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Judgement bias in goats (Capra hircus): investigating the effects of human grooming

By Luigi Baciadonna, Christian Nawroth, Alan G. McElligott

Category Journal Articles


Animal emotional states can be investigated by evaluating their impact on cognitive processes. In this study, we used a judgement bias paradigm to determine if short-term positive human-animal interaction (grooming) induced a positive affective state in goats. We tested two groups of goats and trained them to discriminate between a rewarded and a non-rewarded location over nine training days. During training, the experimental group (n = 9) was gently groomed by brushing their heads and backs for five min over 11 days (nine training days, plus two testing days, total time 55 min). During training, the control group (n = 10) did not experience any direct interaction with the experimenter, but was kept unconstrained next to him for the same period of time. After successful completion of the training, the responses (latency time) of the two groups to reach ambiguous locations situated between the two reference locations (i.e., rewarded/non-rewarded) were compared over two days of testing. There was not a positive bias effect after the animals had been groomed. In a second experiment, 10 goats were tested to investigate whether grooming induced changes in physiological activation (i.e., heart rate and heart rate variability). Heart rate increased when goats were groomed compared to the baseline condition, when the same goats did not receive any contact with the experimenter. Also, subjects did not move away from the experimenter, suggesting that the grooming was positively accepted. The very good care and the regular positive contacts that goats received from humans at the study site could potentially account for the results obtained. Good husbandry outcomes are influenced by animals’ perception of the events and this is based on current circumstances, past experiences and individual variables. Taking into account animals’ individual characteristics and identifying effective strategies to induce positive emotions could increase the understanding and reliability of using cognitive biases paradigms to investigate and promote animal welfare.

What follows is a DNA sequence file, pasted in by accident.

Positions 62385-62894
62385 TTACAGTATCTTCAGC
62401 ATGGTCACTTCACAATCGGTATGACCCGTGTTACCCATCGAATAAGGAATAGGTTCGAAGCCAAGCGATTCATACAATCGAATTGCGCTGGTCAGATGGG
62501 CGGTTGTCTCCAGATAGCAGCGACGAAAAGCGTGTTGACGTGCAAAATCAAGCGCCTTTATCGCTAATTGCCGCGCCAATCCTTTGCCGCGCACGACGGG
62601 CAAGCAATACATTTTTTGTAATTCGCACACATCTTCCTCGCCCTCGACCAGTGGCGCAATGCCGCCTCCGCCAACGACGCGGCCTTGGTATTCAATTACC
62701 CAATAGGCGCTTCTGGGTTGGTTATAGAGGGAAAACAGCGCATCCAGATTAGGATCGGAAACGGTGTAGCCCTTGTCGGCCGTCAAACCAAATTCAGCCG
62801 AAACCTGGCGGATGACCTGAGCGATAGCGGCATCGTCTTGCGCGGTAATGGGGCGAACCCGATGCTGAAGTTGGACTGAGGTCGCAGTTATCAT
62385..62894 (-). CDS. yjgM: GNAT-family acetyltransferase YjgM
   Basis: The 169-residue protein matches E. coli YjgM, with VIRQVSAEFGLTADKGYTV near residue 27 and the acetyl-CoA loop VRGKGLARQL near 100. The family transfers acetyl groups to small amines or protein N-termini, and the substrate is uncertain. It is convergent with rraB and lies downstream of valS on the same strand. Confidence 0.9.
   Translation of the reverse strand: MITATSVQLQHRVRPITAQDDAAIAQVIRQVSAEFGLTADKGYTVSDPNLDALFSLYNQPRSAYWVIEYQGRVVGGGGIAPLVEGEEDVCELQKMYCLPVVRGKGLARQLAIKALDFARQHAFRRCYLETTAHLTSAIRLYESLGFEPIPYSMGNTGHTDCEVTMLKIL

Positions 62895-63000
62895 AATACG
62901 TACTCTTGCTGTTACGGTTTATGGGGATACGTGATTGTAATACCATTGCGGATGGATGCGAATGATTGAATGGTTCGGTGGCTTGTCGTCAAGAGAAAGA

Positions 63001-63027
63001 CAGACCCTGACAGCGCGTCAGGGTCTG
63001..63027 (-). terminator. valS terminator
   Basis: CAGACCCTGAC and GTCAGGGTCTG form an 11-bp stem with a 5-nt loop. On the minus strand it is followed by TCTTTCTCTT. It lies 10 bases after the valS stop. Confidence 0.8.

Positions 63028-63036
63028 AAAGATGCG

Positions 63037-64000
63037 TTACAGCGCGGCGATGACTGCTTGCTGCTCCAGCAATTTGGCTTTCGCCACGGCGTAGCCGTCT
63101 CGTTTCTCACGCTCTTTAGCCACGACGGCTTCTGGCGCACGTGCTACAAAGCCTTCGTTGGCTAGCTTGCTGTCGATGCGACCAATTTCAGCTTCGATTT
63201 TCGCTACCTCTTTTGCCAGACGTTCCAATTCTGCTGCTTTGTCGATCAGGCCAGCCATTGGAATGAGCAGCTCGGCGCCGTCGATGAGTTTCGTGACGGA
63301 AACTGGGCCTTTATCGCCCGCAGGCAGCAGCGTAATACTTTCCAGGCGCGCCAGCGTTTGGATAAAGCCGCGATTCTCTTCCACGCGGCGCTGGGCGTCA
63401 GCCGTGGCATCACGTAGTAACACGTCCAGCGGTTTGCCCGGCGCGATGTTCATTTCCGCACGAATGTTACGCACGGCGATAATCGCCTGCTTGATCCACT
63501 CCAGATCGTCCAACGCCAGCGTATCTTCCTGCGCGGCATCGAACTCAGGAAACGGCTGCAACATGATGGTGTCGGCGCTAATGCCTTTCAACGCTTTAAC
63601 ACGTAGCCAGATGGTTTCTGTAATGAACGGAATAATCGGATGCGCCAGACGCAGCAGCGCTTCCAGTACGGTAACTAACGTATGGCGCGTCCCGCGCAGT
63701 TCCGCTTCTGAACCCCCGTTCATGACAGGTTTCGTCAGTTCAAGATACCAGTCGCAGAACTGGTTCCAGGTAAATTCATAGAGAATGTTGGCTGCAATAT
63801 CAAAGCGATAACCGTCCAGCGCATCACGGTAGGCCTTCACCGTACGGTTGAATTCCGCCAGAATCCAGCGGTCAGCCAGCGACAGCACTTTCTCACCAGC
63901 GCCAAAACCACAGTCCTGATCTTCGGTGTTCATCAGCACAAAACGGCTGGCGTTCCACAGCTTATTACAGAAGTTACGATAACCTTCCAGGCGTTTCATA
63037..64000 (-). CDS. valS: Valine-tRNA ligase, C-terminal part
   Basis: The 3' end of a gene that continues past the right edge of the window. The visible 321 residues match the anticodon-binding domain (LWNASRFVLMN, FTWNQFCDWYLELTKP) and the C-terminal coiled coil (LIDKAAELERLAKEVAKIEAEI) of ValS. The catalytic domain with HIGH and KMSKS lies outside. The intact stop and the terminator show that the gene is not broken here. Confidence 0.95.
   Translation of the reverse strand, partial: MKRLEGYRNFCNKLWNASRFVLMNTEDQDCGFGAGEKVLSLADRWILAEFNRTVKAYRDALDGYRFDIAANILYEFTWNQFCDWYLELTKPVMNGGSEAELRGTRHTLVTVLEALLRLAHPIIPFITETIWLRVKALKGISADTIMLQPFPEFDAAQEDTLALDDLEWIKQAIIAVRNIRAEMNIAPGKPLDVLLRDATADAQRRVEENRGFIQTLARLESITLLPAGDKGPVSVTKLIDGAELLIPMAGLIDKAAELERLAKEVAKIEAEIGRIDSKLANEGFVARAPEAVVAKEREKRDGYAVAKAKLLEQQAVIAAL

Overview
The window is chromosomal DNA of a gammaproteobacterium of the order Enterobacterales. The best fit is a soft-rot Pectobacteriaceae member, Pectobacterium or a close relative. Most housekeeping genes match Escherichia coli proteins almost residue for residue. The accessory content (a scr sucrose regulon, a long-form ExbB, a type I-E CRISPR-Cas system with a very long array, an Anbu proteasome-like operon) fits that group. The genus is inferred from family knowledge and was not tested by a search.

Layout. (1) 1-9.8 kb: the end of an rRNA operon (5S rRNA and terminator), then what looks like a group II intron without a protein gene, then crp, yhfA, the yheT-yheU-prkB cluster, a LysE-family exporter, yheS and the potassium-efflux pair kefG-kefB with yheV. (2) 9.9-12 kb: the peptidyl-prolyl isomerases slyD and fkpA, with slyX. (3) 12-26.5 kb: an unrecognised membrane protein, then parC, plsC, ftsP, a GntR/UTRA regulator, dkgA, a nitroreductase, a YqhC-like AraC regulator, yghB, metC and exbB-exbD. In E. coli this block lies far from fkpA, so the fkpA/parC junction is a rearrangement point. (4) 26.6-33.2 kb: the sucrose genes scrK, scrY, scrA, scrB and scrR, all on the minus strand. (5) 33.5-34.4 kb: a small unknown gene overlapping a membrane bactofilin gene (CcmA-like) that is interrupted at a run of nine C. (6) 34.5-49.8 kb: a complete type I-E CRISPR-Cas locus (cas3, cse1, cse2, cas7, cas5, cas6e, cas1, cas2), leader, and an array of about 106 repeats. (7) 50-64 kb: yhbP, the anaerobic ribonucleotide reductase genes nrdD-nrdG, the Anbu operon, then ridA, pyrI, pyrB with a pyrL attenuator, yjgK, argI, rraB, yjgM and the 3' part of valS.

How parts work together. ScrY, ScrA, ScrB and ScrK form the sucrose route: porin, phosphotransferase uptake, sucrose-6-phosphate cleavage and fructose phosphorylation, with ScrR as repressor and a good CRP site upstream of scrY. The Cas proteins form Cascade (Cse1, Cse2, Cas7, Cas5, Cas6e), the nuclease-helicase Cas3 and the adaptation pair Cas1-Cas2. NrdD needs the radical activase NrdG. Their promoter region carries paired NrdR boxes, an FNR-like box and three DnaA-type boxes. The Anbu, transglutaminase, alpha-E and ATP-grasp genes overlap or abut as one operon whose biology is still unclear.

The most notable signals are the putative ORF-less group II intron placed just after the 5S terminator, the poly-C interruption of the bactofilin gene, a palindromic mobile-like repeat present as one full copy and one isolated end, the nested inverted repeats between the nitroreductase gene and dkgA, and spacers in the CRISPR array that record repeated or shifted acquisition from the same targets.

Marcy Wilhelm-South

Purdue University

Publication Title PeerJ
Volume 4
Pages 18
DOI 10.7717/peerj.2485
Cite this work

Researchers should cite this work as follows:

  • Luigi Baciadonna; Christian Nawroth; Alan G. McElligott (2018), "Judgement bias in goats (Capra hircus): investigating the effects of human grooming,"

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  1. Animal behavior
  2. Animal roles
  3. Cognition
  4. Emotions
  5. Heart rate
  6. Human-animal interactions
  7. open access
  8. peer-reviewed
  1. open access
  2. peer-reviewed